Another goal along these lines: a player should be able to pick up any character sheet -- his own, another player's, or a pre-gen at a convention -- and get a feel for that character's strengths and weaknesses.
Lower the Barrier to Entry.
Mutant Chronicles is in a unique situation. Not only does it have legions of existing fans from its previous RPGs, tabletop games, and video games, it's a setting that has a ton of appeal to whole new generations of players. The system should be approachable to new gamers looking to just get started with their adventures in the Mutant Chronicles, while also providing depth and a host of options to veterans of the setting and previous editions. The more people excited about playing MC3, the stronger the line can be.
More G+N, Less S.
There is an indie-style based approach to classifying roleplaying games as the GNS Theory. It posits rpgs can be broken down into three general approaches - Gamist, Narrativist, Simulationist.
Gamist rpgs provide the rules and structure that reinforce the "game" part of roleplaying games. There are clear sets of rules to follow, mechanics which provide a framework for advancing the story, and advice for both players and GMs to on how to "play" this style of game and promote a fair and balanced experience. Narrativist rpgs place the focus squarely on the story and immersion, providing a depth of background and setting materials, and tools for players and GMs to tell, advance, and shape the story for everyone's benefit. Simulationist rpgs wish to faithfully recreate specific levels of detail and may focus heavily on simulating aspects other games handwave or simplify. A simulationist game is concerned with providing a realistic, authentic experience.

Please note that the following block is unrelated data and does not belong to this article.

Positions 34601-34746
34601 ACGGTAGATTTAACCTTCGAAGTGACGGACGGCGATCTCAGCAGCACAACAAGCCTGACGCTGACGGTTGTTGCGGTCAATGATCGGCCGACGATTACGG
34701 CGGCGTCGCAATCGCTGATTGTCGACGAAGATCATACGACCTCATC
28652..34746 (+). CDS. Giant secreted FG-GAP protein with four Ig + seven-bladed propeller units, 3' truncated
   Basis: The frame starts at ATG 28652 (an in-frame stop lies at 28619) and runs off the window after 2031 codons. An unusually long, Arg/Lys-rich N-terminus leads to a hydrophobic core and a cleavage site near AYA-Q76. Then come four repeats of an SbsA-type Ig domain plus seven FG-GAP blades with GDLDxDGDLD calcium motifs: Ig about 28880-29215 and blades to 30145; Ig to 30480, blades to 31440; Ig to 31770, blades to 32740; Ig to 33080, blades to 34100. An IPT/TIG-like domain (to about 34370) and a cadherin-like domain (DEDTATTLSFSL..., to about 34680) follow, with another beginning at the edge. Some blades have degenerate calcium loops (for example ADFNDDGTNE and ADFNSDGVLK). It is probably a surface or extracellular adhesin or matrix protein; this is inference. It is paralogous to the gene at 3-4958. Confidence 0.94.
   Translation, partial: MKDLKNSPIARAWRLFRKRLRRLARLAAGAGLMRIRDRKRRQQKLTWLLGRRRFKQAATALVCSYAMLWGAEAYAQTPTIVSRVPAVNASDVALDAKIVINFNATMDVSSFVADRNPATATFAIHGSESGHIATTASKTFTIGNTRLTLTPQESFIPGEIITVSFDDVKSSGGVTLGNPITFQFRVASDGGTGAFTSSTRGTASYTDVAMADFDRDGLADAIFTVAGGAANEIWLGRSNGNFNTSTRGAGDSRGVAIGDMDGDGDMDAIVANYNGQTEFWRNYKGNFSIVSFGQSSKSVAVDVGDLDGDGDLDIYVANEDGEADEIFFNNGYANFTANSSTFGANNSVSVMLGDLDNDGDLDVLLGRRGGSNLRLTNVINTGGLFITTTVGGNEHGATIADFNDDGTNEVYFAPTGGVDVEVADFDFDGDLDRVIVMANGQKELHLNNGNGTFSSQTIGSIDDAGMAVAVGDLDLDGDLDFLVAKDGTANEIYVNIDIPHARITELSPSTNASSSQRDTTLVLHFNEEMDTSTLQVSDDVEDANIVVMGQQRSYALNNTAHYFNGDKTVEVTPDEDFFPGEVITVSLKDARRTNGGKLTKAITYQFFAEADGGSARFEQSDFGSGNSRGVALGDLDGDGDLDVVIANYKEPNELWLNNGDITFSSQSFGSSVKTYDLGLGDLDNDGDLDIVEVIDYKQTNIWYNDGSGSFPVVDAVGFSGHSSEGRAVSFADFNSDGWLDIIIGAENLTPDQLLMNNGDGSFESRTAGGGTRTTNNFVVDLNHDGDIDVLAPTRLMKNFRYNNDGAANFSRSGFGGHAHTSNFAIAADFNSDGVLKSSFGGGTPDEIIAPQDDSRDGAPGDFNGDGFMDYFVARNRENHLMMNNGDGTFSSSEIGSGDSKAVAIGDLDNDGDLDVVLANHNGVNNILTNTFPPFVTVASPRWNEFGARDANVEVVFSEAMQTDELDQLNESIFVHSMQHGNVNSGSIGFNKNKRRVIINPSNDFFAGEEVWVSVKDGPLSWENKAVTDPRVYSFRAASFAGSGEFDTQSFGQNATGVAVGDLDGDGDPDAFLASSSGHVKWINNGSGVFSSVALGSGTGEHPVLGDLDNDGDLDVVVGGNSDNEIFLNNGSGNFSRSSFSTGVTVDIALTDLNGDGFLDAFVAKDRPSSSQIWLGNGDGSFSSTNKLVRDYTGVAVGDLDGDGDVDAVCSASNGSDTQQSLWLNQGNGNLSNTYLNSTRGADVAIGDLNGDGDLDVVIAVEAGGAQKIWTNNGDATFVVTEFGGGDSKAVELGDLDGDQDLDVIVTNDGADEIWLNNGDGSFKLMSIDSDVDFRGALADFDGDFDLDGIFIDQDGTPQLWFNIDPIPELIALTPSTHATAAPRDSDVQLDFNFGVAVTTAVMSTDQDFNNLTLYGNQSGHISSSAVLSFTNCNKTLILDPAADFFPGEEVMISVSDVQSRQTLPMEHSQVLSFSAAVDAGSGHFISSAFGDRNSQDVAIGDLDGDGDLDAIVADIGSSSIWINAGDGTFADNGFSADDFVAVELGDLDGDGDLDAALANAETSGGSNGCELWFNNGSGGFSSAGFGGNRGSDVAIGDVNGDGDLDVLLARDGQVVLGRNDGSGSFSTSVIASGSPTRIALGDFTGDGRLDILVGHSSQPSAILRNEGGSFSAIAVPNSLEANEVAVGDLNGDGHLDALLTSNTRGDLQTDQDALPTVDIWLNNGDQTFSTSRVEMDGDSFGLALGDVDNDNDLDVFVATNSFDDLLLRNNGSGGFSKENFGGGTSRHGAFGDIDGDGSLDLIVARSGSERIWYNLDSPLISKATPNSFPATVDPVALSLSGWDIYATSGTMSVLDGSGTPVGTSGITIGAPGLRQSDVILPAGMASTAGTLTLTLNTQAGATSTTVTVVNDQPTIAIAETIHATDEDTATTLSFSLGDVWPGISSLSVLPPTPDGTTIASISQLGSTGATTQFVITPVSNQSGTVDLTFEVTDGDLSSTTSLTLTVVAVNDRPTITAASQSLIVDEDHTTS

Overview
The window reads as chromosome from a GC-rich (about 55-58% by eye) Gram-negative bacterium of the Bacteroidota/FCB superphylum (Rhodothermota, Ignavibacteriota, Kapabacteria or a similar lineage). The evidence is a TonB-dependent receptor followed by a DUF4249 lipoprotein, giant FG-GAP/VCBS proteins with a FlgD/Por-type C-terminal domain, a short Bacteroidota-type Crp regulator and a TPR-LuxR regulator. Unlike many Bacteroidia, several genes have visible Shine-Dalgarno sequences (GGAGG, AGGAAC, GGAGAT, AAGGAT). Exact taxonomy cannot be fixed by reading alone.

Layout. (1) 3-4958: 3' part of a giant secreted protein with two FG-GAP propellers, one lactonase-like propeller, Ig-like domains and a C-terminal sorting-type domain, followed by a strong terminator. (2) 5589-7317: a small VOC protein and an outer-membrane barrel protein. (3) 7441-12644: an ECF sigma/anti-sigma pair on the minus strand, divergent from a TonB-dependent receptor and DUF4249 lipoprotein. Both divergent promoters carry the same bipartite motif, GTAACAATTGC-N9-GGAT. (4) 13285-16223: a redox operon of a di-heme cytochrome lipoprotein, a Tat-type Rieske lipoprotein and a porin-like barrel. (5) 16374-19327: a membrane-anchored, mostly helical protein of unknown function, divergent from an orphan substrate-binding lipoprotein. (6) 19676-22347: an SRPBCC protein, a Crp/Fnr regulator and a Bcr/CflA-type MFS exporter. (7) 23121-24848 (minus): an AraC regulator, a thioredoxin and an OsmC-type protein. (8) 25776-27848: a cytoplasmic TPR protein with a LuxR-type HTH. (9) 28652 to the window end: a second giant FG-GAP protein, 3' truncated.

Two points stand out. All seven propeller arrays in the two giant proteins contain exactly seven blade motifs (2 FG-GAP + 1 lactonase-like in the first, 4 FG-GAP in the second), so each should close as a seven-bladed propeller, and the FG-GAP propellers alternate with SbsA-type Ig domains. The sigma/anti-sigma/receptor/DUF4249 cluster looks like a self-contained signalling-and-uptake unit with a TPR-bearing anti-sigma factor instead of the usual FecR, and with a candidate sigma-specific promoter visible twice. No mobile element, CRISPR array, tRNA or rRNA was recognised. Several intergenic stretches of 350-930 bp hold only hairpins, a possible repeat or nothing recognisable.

Mutant Chronicles 3rd Edition is far more Narrativist and Gamist than Simulationist, for several reasons. The setting is so rich and the variety of stories that can be told within the world of Mutant Chronicles, a narrativist approach makes sense to allow everyone in the group to contribute to an exciting story the group will be talking about for years to come. It's gamist in its approach to resolving mechanics in a simple, effective way that is easy to understand and allows several ways for action to unfold, but also resolves quickly enough that it allows players to spend more time on the story, as well as allowing for a multitude of "builds" and approaches are viable and fun to play. It is less simulationist, preferring to have a number of systems operate in similar ways rather than specific rulesets for every event. Ammo is treated in "loads" rather than tracking individual bullets. Close combat is based on Agility, rather than a weighted combination of Agility, Awareness, Physique or other factors.
So there's a look at some of the design goals. These are not absolutes. They are flexible and can change as Chris and the development team -- as well as all of the playtesers -- provide more and more feedback. So keep playing, and keep sharing your thoughts and ideas!
[Last edited Feb 10, 2016 00:04:05]
If life is a game... I need new dice.